Obstructive sleep apnea syndrome in young children is associated with an adverse effect on learning. However, the long-term impact of sleep-disordered breathing (SDB) during early childhood on learning remains unknown.
Questionnaires were mailed to seventh and eighth graders attending public schools whose class ranking was either in the top 25% (high performance [HP]) or bottom 25% of their class (low performance [LP]), and who were matched for age, gender, race, school, and street of residence. Snoring frequency and loudness at 2 to 6 years of age, tonsillectomy and adenoidectomy (T&A) for snoring or recurrent infection, school grades, and parental smoking and snoring were assessed.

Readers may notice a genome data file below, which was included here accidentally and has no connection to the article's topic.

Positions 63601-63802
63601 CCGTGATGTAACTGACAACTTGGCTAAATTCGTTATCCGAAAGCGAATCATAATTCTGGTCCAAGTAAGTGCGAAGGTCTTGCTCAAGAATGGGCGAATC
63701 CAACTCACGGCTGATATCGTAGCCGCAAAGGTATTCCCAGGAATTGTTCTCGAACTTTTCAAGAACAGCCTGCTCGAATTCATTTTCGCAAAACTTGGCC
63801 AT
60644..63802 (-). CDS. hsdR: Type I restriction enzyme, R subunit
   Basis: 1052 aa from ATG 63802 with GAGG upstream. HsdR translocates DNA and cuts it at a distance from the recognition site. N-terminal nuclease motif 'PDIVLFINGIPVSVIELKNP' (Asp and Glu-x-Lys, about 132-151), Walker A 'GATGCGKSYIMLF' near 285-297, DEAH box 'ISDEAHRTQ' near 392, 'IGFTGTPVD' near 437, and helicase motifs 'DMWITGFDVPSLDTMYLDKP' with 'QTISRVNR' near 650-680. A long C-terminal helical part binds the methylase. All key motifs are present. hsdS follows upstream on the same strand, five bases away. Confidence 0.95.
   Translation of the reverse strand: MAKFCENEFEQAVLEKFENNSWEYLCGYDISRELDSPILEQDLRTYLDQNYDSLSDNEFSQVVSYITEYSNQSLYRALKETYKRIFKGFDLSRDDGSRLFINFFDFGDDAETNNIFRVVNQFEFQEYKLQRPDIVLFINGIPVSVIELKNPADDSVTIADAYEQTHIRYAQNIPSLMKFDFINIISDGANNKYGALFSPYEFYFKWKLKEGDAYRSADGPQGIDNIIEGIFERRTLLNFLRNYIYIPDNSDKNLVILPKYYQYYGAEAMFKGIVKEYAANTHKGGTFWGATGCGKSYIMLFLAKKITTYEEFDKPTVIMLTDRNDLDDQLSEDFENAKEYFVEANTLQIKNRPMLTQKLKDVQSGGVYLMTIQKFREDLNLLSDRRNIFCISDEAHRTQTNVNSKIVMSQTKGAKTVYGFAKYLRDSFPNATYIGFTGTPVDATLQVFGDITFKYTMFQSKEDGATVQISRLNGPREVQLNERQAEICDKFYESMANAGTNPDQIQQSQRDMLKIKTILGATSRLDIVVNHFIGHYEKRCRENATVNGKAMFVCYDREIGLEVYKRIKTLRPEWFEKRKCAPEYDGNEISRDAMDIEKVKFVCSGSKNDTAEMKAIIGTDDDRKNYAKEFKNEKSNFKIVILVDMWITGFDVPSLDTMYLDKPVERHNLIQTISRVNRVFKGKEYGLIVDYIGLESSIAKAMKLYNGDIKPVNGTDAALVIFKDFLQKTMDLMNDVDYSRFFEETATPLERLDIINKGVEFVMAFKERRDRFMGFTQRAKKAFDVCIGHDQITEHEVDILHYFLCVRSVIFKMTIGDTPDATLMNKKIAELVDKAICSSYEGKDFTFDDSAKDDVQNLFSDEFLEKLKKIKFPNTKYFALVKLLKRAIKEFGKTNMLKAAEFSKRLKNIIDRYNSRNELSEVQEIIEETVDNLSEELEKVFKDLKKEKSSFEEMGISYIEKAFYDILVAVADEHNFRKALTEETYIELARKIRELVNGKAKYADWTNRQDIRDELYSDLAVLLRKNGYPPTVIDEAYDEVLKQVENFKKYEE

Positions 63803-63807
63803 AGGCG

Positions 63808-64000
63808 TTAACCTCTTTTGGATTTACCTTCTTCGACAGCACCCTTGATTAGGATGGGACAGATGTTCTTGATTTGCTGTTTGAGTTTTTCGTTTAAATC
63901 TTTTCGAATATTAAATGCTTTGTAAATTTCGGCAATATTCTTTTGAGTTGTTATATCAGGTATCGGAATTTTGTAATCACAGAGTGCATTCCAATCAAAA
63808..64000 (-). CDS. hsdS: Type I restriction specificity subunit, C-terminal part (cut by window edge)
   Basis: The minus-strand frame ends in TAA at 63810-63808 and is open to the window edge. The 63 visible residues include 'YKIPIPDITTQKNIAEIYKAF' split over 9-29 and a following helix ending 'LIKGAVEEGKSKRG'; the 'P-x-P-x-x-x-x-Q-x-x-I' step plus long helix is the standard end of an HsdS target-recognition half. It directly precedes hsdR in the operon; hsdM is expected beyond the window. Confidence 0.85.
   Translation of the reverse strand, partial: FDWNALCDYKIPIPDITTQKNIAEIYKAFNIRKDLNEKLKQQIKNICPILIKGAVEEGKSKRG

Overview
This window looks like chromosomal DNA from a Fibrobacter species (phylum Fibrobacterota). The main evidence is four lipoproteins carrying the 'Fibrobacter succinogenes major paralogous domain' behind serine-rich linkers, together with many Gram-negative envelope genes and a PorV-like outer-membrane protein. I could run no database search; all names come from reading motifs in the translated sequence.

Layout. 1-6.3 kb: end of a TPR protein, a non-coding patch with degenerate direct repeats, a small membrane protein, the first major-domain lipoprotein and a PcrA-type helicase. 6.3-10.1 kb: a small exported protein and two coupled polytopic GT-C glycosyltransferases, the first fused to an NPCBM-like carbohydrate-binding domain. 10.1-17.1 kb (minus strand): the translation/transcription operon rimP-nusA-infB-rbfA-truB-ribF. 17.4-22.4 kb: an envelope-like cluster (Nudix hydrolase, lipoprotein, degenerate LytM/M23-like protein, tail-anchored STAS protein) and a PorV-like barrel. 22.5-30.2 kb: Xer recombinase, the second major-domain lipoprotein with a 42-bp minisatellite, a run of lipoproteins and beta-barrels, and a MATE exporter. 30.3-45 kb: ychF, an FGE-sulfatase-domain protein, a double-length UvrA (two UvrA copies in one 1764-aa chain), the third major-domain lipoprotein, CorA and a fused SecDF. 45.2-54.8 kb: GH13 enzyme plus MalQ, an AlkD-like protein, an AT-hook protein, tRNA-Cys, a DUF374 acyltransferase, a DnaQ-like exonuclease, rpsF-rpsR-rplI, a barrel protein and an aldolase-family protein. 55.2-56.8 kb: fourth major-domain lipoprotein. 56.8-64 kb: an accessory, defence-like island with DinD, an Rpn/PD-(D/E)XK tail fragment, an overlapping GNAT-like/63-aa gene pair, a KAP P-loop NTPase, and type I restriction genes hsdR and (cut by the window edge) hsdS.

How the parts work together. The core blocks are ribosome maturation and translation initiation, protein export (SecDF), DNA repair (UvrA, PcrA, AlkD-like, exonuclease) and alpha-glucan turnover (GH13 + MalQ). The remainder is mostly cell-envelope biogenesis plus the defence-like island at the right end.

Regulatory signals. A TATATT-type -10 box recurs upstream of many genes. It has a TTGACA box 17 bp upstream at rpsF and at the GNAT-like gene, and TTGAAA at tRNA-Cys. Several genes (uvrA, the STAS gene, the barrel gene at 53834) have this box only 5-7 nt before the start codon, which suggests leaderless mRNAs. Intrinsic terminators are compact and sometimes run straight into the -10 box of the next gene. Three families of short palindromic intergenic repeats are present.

The questionnaire response rate was 82.8%. Because of ongoing snoring, 13 responders were excluded, such that 1588 questionnaires could be analyzed (797 in LP and 791 in HP group). Frequent and loud snoring during early childhood was reported in 103 LP children (12.9%) compared with 40 HP children (5.1%; odds ratio: 2.79; confidence interval: 1.88–4.15). Furthermore, 24 LP and 7 HP children underwent T&A for snoring (odds ratio: 3.40; confidence interval: 1.47–7.84), while 21 LP and 19 HP children required surgery for recurrent tonsillitis.
Children with lower academic performance in middle school are more likely to have snored during early childhood and to require T&A for snoring compared with better performing schoolmates. These findings support the concept that SDB-associated neurocognitive morbidity may be only partially reversible or that a “learning debt” may develop with SDB during early childhood and hamper subsequent school performance.